Columbia band blink-182, on the heels of their surprise Coachella performance last week, will now be holding court on the main stage this Sunday, replacing the ailing Frank Ocean. 10 years ago today, I stood next to Frank on the Outdoor Stage, while Tame Impala played in front of 40,000 during the worst sandstorm I’ve ever experienced. Working “Elephant” before Tame Impala signed to Interscope, is a career highlight that I share with Ted Volk. Back to 2023, will blink-182 have new music this summer?

Will you be at The Gathering in Las Vegas next week? I agreed to moderate a panel, because I’m very fond of Patty, Tracy, Chuck and Drew. Unlike SXSW, where I can command my panelists to play songs of my choosing, this time around there will be a chair at my side; a “hot seat” for my radio and record friends. Due to the pandemic, there will be people in attendance I’ve never met, so it will be an opportunity to share our achievements, goals and frustrations. There has to be a tipping point where Alternative radio is all-in on a song that is performing as a hit for the majority of the panel. Unwarranted ego and armchair A&R opinions from programmers make our jobs infinitely harder than necessary. Pay attention to what’s going on in the music business—now is not the time for entitled behavior.

Apparently, I wasn’t the only one who Shazamed Bakar’s “Hell N Back” when I saw the trailer for the upcoming Pixar film Elemental. Remember when the trailer for Slumdog Millionaire featured MIA’s “Paper Planes,” and the song exploded? “Hell N Back” was a Top 10 Alt hit a few years ago—will it go Top 5 this time around?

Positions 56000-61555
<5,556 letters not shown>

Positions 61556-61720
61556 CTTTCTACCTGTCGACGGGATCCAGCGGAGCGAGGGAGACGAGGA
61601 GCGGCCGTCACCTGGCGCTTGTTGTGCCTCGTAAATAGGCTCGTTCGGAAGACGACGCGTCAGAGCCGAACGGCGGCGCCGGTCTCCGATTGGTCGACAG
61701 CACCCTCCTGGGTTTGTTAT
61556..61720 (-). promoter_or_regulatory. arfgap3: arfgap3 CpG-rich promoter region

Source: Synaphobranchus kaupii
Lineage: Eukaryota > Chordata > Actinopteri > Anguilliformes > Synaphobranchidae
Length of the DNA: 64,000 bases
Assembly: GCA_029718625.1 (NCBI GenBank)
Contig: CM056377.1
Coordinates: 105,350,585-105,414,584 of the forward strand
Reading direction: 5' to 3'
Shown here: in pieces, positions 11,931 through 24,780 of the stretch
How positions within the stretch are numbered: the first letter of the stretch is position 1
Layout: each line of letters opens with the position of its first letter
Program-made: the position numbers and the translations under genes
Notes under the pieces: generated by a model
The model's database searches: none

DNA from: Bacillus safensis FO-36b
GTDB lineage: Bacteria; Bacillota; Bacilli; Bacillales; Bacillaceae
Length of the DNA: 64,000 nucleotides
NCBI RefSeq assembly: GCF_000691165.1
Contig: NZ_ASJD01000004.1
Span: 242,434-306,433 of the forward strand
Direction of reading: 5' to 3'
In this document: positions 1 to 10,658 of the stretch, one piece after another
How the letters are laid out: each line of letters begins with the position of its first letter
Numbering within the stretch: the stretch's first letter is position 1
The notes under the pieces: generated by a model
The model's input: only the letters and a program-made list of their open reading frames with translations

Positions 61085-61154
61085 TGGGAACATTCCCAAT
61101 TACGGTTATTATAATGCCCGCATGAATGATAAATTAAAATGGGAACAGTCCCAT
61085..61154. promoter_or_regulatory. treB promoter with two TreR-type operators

Marisa DiFrisco, my emo princess, just serviced David Kushner’s “Daylight,” which debuted on the Spotify Global Chart at #6, with over 28 million streams in the FIRST WEEK. Based on recent social-media posts, it appears that David is currently collaborating with Wesley Schultz from The Lumineers. Radio needs to be all over this record.

Not since Windser, whose “Memory” will get its due, have I fallen for new artists like I have for Blondshell on Partisan (check out “Salad” now) and Billy Tibbals, whose Stay Teenage EP came out today. Billy reminds me of my favorite Paisley Underground bands, like Three O’Clock and Rain Parade. The Byrds’ influence in music is eternal.

SONG TO HEAR: beabadoobee “Glue Song” (f/Clairo). Happy Record Store Day!


By Karen Glauber

So many milestones since we last spoke: My 33rd anniversary in the “career cul-de-sac” known as HITS; my 31st sober birthday; the 40th anniversary of the English Beat/R.E.M. show I booked at Oberlin College in 1983, followed a few days later by the 40th anniversary of R.E.M.’s epic debut album, Murmur, which is as important to the indie kids from the ’80s as Nevermind is to those who came of age in the ’90s. My social media has been filled with my peers recounting how Murmur changed their lives.

April 13 was the 40th anniversary of The Violent Femmes’ self-titled debut—another record that changed the landscape of Alternative music. My history with the Femmes dates back to seeing them open for Richard Hell at the Bottom Line on my 21st birthday. Played their demo on my college-radio station; booked their first Cleveland show; sat in the front row for their Carnegie Hall show the week I moved to NYC, and 40 years later, we’re still friends.